“Everything is your fault” (Part 3)

“I’d catch a grenade for you / Throw my hand on a blade for you / I’d jump in front of a train for you / You know I’d do anything for you / Oh, I would go through all this pain / Take a bullet straight through my brain / Yes, I would die for you, baby / But you won’t do the same”

It appears that Jessica ‘Gigi’ Reyes won’t sing this Bruno Mars’ “Grenade” hit song for her former boss, Senator Juan Ponce Enrile. 

Senator Juan Ponce Enrile and former chief of staff Gigi Reyes. Image source: ABS-CBN News website

In Part 1 of this series, we read that Atty. Enrique dela Cruz, Enrile’s lawyer, blamed her and only her for the diversion of the senator’s pork barrel to fake NGOs.

When we heard that, my Twitter friends and I wondered whether it was all scripted. If it was, it must have been a poorly-written script. (Or, as my friend Christine F. Herrera @cfherrera_mst quipped,  a “poorly-executed” one.)   

Screengrab of Twitter conversation with Nono last September 19, 2013.
Screengrab of Twitter conversation with @Pinoymommy and Jesse Dedel last September 18, 2013.
But, in a dramatic twist, she posted a statement on Facebook “which ABS-CBN News has confirmed to be authentic” and published “with permission,” Gigi Reyes decried that she’s being set up to take the fall for Enrile. 
A certain Atty. Enrique dela Cruz has been doing the media rounds saying that Senator Enrile did not give his blessings to any of the acts I performed on his behalf. He directly accused me of doing things without the Senator’s knowledge and going beyond the authority conferred upon me. Not content, Atty. dela Cruz goes on to say that the office of the Senator was investigating me for what he calls “katiwalian”, [corruption] and that I, NOT THE SENATOR, will be liable. 
I have lost contact with Senator Enrile and this very tragic development is beyond my comprehension. Does this Atty. dela Cruz REALLY know whereof he speaks? Really? (Read the full statement here. Emphasis hers.)
Reyes categorically stated that Enrile gave her the authority to do things on his behalf and that she only acted according to his behest.
The last time I spoke to the Senator from abroad, he maintained that he will stand by the authority he issued to me and that all that I did was faithful and pursuant to his instructions. He even told me to be strong; that we will fight together to prove the accusations against us are false and fabricated. … IF INDEED THESE STATEMENTS ARE SANCTIONED BY OR COMING FROM MY FORMER BOSS, THEN NOTHING CAN BE WORSE THAN THIS KIND OF TRAVESTY AND BETRAYAL. (Ibid. Emphasis hers.)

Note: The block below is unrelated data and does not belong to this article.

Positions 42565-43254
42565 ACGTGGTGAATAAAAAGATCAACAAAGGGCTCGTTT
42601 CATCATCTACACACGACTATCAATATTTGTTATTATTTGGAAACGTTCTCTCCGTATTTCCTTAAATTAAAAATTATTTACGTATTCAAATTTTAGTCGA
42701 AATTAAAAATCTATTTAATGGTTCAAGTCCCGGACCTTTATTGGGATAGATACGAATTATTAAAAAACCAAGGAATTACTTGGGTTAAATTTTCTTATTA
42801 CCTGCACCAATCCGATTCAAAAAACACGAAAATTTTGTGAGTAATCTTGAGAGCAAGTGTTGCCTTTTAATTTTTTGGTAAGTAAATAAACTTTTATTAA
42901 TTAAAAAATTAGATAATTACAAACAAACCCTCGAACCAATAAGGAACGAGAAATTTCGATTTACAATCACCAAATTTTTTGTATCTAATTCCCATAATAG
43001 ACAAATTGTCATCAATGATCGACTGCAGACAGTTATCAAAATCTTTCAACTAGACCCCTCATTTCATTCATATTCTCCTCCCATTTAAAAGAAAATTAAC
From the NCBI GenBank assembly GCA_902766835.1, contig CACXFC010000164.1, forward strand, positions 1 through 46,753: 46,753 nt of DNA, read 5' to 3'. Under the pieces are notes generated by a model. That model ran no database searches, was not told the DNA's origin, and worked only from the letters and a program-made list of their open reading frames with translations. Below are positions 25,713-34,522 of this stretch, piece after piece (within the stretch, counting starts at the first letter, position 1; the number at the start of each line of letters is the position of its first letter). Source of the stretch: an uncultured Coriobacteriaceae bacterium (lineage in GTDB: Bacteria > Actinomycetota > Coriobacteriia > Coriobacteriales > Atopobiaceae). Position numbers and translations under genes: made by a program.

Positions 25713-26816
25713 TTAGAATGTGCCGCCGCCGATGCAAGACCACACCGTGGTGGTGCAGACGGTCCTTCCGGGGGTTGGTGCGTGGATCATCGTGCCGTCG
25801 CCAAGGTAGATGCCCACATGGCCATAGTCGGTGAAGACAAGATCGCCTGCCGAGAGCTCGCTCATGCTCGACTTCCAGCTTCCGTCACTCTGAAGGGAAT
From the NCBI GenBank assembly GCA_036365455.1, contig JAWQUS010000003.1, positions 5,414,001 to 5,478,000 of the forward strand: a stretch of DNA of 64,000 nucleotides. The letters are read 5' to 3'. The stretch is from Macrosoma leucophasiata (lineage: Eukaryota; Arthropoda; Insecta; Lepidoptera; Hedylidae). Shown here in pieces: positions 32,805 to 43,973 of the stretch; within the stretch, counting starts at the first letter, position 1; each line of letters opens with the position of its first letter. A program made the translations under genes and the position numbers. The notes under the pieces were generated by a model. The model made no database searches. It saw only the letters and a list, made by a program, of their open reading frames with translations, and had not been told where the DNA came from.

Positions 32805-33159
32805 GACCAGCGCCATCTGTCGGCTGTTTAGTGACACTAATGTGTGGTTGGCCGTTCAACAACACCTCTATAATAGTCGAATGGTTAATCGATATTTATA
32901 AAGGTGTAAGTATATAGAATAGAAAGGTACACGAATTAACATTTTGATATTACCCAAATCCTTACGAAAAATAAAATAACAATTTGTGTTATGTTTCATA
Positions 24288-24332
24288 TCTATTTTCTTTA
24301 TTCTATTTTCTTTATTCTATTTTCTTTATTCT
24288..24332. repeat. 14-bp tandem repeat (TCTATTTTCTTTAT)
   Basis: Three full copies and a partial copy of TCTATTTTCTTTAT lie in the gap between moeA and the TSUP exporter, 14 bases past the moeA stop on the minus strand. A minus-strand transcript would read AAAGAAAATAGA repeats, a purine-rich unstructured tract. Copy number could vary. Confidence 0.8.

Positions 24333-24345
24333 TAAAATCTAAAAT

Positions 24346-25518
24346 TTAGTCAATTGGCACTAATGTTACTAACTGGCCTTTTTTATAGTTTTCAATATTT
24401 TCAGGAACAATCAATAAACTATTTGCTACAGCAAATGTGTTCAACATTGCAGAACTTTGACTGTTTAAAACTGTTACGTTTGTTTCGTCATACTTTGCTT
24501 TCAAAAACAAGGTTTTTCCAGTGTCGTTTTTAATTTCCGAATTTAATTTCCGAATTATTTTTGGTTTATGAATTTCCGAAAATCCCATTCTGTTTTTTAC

Thus, her statement supports what I wrote for the past two posts: That the hand would only do what the mind dictates. That Enrile cannot make her the fall guy (or, in this case, lady). 

Happier times. "Photo taken in October 2012 shows President Aquino with Senate President Juan Ponce Enrile and his chief of staff Gigi Reyes during her 50th birthday celebration at the Makati Shangri-La Hotel." Caption and image source: The Philippine Star
It’s not just a simple case of command responsibility. Constitutionalist Joaquin G. Bernas, S.J. defined it this way
What is the doctrine of command responsibility? In its simplest terms, command responsibility means the responsibility of commanders for crimes committed by subordinate members of the armed forces or other persons subject to their control in international wars or domestic conflicts. (Source: The Philippine Center for Investigative Journalism)
There is command responsibility when the subordinate did something wrong and his superior officer did not do anything to prevent or punish him for the offense.
[T]he fact that a breach of the convention or of the Protocol was committed by a subordinate does not absolve his superiors from penal or disciplinary responsibility, as the case may be, if they knew, or had information which should have enabled them to conclude in the circumstances at the time, that he was committing or was going to commit such a breach and if they did not take all feasible measures within their power to prevent or repress the breach. (Ibid)
But, here in this case, it was no mere failure or negligence on the senator’s part to counter or correct the wrongdoing. Apparently, Enrile commanded Reyes to sign official PDAF documents for him. Therefore, the senator is responsible for her actions. Reyes may also be liable. But he caused her to do it. She did not act on her own.

My take? Enrile was the mind behind the hand that signed on the dotted line. 

Read Part 1 Part 2


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